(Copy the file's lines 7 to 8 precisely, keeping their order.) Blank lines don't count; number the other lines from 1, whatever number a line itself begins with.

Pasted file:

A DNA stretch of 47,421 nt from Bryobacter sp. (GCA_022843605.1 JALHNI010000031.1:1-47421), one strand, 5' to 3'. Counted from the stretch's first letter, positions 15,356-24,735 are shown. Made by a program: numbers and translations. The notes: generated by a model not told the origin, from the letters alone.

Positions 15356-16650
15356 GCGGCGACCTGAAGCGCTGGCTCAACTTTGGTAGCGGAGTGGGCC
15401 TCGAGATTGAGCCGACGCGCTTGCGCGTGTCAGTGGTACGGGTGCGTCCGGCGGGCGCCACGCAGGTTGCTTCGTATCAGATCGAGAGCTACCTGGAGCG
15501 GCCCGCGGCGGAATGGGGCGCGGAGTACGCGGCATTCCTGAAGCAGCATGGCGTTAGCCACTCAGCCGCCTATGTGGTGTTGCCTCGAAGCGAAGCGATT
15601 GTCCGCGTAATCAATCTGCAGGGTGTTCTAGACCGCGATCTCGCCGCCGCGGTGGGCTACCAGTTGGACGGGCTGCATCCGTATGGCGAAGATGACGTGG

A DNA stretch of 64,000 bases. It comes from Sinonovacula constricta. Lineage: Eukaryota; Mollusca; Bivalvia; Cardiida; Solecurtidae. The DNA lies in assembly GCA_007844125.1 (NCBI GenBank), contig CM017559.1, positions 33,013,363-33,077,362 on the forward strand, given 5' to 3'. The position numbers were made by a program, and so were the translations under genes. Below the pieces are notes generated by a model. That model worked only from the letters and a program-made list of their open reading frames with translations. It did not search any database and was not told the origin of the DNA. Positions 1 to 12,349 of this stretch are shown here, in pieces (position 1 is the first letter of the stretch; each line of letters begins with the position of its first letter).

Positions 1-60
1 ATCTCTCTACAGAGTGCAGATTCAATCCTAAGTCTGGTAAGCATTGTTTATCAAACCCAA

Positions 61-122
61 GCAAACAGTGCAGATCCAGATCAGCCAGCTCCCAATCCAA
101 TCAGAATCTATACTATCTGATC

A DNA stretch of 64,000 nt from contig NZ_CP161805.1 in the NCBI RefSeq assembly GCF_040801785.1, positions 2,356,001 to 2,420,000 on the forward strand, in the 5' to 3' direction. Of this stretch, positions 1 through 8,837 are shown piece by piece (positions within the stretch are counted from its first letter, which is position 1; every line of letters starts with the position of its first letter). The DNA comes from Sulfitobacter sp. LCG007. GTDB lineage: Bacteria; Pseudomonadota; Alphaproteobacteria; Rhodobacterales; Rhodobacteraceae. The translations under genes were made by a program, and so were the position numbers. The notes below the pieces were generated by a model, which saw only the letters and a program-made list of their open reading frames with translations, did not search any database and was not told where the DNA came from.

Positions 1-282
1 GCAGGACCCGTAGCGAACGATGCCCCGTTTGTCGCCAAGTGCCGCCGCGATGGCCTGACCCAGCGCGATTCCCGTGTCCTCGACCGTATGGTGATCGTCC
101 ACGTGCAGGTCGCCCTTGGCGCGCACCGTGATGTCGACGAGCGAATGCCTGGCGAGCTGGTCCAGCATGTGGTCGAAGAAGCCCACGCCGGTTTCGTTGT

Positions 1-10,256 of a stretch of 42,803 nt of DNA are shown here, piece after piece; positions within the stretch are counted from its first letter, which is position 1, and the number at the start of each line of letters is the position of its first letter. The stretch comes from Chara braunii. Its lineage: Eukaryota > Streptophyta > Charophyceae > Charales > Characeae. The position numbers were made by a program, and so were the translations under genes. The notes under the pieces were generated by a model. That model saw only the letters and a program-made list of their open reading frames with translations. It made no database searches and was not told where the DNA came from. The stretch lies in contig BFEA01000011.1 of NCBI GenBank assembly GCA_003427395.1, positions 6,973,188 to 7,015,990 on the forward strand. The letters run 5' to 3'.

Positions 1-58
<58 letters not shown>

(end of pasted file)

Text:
A DNA stretch of 64,000 bases. It comes from Sinonovacula constricta. Lineage: Eukaryota; Mollusca; Bivalvia; Cardiida; Solecurtidae. The DNA lies in assembly GCA_007844125.1 (NCBI GenBank), contig CM017559.1, positions 33,013,363-33,077,362 on the forward strand, given 5' to 3'. The position numbers were made by a program, and so were the translations under genes. Below the pieces are notes generated by a model. That model worked only from the letters and a program-made list of their open reading frames with translations. It did not search any database and was not told the origin of the DNA. Positions 1 to 12,349 of this stretch are shown here, in pieces (position 1 is the first letter of the stretch; each line of letters begins with the position of its first letter).

Positions 1-60